One that old would certainly not represent the performance of current devices....no offense to Chris, who, among other things is the creator and maintainer of NAR's Contest Manager software (which, when given the launch time temperature, does the calculation I mentioned above as part of the data entry process).There is a NAR R&D report by Chris Kidwell from when he flew a mess of altimeters in a rocket around 20 years ago. A little searching ought to turn it up.
So that leaves the quality of the sensor used and the filtering of spurious data (the "secret sauce" I mentioned earlier). They all should be using the same equation...Not conclusive but I have had customers fly Marsa's with MW, Perfectflite and Ravens and they all reported the same apogee altitude. So I am guessing those 3 are using the same SAM pressure to altitude equation. Pressure to altitude equation is pretty much 'settled science' by now.
Don't know about various GPS (or Glonass or whatever) devices. I presume they have to have some kind of onboard data capture/filtering/recording software as well, so there is room, I would think, for some minor variation at least between devices. But I don't know that.Oh, yes...I recall your Apogee Newsletter article...and without any prior knowledge of the requirements for flight triggering on my part, my "static" (non-flight) test proposal seems undo-able at this point. However, what I'm trying to understand is the amount of repeatability, if any, there is from one altimeter mfg to the other at any given altitude...I guess we'll never know....but we certainly can with GPS from mfg to mfg.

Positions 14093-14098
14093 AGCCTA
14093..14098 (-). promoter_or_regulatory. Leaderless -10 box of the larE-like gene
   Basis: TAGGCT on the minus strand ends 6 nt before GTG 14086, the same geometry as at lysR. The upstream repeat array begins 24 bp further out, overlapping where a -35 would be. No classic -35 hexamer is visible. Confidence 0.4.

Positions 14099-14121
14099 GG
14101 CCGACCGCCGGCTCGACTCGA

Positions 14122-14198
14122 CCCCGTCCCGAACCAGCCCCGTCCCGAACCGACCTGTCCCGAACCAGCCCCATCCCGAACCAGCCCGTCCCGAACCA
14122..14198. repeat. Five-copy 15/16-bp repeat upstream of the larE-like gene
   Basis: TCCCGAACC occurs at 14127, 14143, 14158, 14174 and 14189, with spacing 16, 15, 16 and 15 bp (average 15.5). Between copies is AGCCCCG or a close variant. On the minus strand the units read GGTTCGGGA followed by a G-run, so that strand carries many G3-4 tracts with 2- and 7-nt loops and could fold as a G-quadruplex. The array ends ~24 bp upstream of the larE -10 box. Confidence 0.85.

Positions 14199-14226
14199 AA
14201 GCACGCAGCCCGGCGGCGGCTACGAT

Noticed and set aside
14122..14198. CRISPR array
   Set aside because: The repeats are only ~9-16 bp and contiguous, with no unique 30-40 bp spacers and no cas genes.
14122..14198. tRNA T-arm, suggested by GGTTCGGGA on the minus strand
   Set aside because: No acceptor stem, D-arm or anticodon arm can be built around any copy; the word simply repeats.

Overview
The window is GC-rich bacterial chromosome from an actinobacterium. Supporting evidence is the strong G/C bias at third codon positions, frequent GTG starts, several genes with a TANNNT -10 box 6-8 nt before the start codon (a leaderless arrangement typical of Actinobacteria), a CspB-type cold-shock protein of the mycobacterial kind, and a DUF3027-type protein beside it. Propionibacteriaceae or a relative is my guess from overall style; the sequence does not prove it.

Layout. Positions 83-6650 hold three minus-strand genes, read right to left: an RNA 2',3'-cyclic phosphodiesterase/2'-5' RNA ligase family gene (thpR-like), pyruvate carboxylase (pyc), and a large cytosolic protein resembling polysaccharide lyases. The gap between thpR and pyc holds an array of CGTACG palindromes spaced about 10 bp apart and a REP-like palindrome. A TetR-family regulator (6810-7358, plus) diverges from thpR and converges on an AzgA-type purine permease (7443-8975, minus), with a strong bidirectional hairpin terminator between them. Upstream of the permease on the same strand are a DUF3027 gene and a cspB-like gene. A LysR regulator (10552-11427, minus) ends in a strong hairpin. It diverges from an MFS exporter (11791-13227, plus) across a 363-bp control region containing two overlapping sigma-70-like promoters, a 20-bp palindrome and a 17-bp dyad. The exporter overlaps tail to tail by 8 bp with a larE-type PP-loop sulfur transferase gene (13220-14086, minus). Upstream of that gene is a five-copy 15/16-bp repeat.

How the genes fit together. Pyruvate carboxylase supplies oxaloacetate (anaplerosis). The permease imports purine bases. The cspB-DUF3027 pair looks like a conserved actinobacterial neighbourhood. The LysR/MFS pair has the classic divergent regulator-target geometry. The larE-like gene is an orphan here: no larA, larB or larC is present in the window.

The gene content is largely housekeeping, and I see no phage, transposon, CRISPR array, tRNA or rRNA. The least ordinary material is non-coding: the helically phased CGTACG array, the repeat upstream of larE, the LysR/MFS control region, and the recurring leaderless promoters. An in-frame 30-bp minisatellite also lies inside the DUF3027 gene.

So the choice comes down to cost, precision, repeatability and accuracy (GPS) versus (baro)...all comments are welcome.
I've got LOTS of multi-manufacturer altimeter flights over the years....I just cite one particular one in the Apogee article (and in the NAR Member Guidebook). What I don't have are lots of multi-device flights much above 1000 feet, since I'm pretty much an LPR kind of guy.
Since I've been talking about it, here's the comparison graph (well, a .jpg version of it) that's in the Apogee Peak of Flight article. I've sent a version of this without the Adrel trace to go into the online version of the NAR Member Guidebook altimeter article (I don't talk about the Adrel in the Guidebook piece). This flight, for those who are keeping score, took place at Sixty Acres Park in Redmond, Washington. Per the data stored by the app for AltimeterThree, it took place at 2:14 PM from a point just a little south and east of the center of the north field at that park. I do not know (and don't really care) what the precise MSL altitude of my launch pad was that day.